The vocalization source level distributions and pulse compression gains are estimated for four distinct baleen whale species in the Gulf of Maine: fin, sei, minke and an unidentified baleen whale species. The vocalizations were received on a large-aperture densely-sampled coherent hydrophone array system useful for monitoring marine mammals over instantaneous wide areas via the passive ocean acoustic waveguide remote sensing technique. For each baleen whale species, between 125 and over 1400 measured vocalizations with significantly high Signal-to-Noise Ratios (SNR > 10 dB) after coherent beamforming and localized with high accuracies (<10% localization errors) over ranges spanning roughly 1 km–30 km are included in the analysis. The whale vocalization received pressure levels are corrected for broadband transmission losses modeled using a calibrated parabolic equation-based acoustic propagation model for a random range-dependent ocean waveguide. The whale vocalization source level distributions are characterized by the following means and standard deviations, in units of dB re 1 μ Pa at 1 m: 181.9 ± 5.2 for fin whale 20-Hz pulses, 173.5 ± 3.2 for sei whale downsweep chirps, 177.7 ± 5.4 for minke whale pulse trains and 169.6 ± 3.5 for the unidentified baleen whale species downsweep calls. The broadband vocalization equivalent pulse-compression gains are found to be 2.5 ± 1.1 for fin whale 20-Hz pulses, 24 ± 10 for the unidentified baleen whale species downsweep calls and 69 ± 23 for sei whale downsweep chirps. These pulse compression gains are found to be roughly proportional to the inter-pulse intervals of the vocalizations, which are 11 ± 5 s for fin whale 20-Hz pulses, 29 ± 18 for the unidentified baleen whale species downsweep calls and 52 ± 33 for sei whale downsweep chirps. The source level distributions and pulse compression gains are essential for determining signal-to-noise ratios and hence detection regions for baleen whale vocalizations received passively on underwater acoustic sensing systems, as well as for assessing communication ranges in baleen whales. Full article
(This article belongs to the Special Issue Underwater Acoustic Remote Sensing)
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Open AccessArticle
Fine-Scale Sea Ice Structure Characterized Using Underwater Acoustic Methods
Remote Sens. 2016, 8(10), 821; https://doi.org/10.3390/rs8100821 - 05 Oct 2016
Cited by 6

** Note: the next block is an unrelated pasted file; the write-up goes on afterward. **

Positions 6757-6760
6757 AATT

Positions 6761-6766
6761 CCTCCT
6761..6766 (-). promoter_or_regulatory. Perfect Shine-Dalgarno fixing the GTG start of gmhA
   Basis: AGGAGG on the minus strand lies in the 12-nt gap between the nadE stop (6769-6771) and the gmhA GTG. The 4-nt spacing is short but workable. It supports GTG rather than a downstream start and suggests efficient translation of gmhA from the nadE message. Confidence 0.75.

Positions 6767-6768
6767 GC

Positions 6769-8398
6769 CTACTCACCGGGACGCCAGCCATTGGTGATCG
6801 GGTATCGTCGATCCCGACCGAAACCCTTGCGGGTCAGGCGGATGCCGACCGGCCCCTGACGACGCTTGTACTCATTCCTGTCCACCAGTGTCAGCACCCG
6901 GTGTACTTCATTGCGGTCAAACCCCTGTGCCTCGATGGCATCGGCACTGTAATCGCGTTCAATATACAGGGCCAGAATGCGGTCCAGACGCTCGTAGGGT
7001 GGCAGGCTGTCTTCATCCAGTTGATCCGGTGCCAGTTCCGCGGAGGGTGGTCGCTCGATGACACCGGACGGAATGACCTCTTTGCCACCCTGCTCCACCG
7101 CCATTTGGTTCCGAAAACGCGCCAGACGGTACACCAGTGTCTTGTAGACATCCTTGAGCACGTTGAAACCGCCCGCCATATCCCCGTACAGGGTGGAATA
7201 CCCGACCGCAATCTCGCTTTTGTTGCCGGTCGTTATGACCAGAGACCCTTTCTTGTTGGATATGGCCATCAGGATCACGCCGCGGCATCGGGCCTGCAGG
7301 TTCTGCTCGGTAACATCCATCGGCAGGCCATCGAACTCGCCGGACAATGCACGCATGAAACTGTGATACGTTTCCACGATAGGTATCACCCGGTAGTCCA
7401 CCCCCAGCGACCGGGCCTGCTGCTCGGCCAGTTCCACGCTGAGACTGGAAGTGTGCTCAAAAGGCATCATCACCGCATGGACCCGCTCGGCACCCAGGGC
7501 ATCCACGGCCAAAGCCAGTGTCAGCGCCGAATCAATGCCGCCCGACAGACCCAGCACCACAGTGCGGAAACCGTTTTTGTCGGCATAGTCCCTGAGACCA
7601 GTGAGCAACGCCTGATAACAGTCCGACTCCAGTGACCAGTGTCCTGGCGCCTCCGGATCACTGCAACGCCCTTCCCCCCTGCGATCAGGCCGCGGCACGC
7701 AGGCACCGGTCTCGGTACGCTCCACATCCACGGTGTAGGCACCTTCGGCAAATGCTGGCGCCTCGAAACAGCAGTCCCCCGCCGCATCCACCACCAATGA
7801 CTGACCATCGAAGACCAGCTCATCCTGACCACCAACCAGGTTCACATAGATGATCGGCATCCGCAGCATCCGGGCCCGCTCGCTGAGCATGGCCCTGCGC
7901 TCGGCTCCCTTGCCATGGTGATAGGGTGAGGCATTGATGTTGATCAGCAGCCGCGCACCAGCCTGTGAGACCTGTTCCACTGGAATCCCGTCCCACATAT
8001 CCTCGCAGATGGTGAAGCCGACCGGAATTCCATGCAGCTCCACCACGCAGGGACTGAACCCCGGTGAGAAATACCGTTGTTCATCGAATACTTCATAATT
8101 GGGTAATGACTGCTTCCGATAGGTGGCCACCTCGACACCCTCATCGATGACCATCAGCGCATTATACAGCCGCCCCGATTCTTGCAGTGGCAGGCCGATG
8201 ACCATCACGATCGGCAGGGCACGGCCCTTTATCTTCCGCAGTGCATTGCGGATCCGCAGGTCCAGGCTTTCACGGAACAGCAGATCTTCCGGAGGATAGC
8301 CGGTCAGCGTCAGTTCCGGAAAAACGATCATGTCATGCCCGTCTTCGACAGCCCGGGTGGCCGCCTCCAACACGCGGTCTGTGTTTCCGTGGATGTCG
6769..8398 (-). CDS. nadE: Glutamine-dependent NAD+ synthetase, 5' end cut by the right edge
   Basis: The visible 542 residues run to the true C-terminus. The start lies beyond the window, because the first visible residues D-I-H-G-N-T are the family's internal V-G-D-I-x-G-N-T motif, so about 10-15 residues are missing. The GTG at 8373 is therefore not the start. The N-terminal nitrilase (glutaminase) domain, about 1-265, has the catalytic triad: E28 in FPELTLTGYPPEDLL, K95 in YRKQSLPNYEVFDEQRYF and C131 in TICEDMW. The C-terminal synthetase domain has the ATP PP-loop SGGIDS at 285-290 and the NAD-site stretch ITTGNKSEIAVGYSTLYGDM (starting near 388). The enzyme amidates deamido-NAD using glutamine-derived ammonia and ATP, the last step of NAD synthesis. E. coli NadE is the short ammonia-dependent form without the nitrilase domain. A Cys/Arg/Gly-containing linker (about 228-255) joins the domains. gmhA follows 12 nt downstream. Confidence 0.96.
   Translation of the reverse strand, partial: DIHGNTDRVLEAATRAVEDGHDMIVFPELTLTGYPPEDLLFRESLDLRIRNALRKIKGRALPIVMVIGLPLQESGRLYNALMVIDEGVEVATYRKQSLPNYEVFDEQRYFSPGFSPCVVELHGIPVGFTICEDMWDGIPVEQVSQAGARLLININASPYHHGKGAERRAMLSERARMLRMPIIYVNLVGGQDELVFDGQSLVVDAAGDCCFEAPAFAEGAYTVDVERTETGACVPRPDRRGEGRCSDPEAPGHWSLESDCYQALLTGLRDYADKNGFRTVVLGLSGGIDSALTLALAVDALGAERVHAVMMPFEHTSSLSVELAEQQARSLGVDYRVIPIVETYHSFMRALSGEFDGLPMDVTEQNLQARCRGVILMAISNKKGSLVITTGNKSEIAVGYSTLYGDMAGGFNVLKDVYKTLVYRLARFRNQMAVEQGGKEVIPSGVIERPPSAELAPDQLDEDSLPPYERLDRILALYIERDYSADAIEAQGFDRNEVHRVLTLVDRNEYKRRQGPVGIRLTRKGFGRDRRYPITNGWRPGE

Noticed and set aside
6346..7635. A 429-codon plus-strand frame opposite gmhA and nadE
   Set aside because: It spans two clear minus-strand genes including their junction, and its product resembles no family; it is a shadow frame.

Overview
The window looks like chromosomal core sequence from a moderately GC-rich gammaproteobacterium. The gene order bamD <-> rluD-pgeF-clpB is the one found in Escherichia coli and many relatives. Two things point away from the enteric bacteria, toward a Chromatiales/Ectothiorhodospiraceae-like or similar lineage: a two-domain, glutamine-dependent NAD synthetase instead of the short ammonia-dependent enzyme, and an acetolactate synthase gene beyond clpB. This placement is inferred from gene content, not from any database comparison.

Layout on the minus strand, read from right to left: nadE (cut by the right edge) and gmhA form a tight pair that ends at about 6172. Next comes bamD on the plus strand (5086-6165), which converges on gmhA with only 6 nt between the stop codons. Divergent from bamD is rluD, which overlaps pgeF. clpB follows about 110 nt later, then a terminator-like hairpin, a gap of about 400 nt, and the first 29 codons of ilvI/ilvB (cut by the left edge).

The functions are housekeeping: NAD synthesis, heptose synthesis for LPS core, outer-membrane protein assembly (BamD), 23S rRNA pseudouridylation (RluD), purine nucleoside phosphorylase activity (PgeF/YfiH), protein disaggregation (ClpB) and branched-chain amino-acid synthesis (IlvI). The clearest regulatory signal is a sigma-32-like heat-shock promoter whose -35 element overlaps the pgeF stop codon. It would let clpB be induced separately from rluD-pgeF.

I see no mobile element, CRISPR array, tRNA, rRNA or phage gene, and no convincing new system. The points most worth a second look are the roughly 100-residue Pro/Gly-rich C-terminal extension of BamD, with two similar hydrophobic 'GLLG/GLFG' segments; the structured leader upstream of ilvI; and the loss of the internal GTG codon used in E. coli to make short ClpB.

Abstract
Antarctic sea ice is known to provide unique ecosystem habitat at the ice–ocean interface. Mapping sea ice characteristics—such as thickness and roughness—at high resolution from beneath the ice is difficult due to access. A Geoswath Plus phase-measuring bathymetric sonar mounted on an autonomous [...] Read more.
Antarctic sea ice is known to provide unique ecosystem habitat at the ice–ocean interface. Mapping sea ice characteristics—such as thickness and roughness—at high resolution from beneath the ice is difficult due to access. A Geoswath Plus phase-measuring bathymetric sonar mounted on an autonomous underwater vehicle (AUV) was employed in this study to collect data underneath the sea ice at Cape Evans in Antarctica in November 2014. This study demonstrates how acoustic data can be collected and processed to resolutions of 1 m for acoustic bathymetry and 5 cm for acoustic backscatter in this challenging environment. Different ice textures such as platelet ice, smooth ice, and sea ice morphologies, ranging in size from 1 to 50 m were characterized. The acoustic techniques developed in this work could provide a key to understanding the distribution of sea ice communities, as they are nondisruptive to the fragile ice environments and provide geolocated data over large spatial extents. These results improve our understanding of sea ice properties and the complex, highly variable ecosystem that exists at this boundary. Full article
(This article belongs to the Special Issue Underwater Acoustic Remote Sensing)
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Open AccessArticle
Diel and Spatial Dependence of Humpback Song and Non-Song Vocalizations in Fish Spawning Ground
Remote Sens. 2016, 8(9), 712; https://doi.org/10.3390/rs8090712 - 30 Aug 2016
Cited by 8
Abstract
The vocalization behavior of humpback whales was monitored over vast areas of the Gulf of Maine using the passive ocean acoustic waveguide remote sensing technique (POAWRS) over multiple diel cycles in Fall 2006. The humpback vocalizations comprised of both song and non-song are [...] Read more.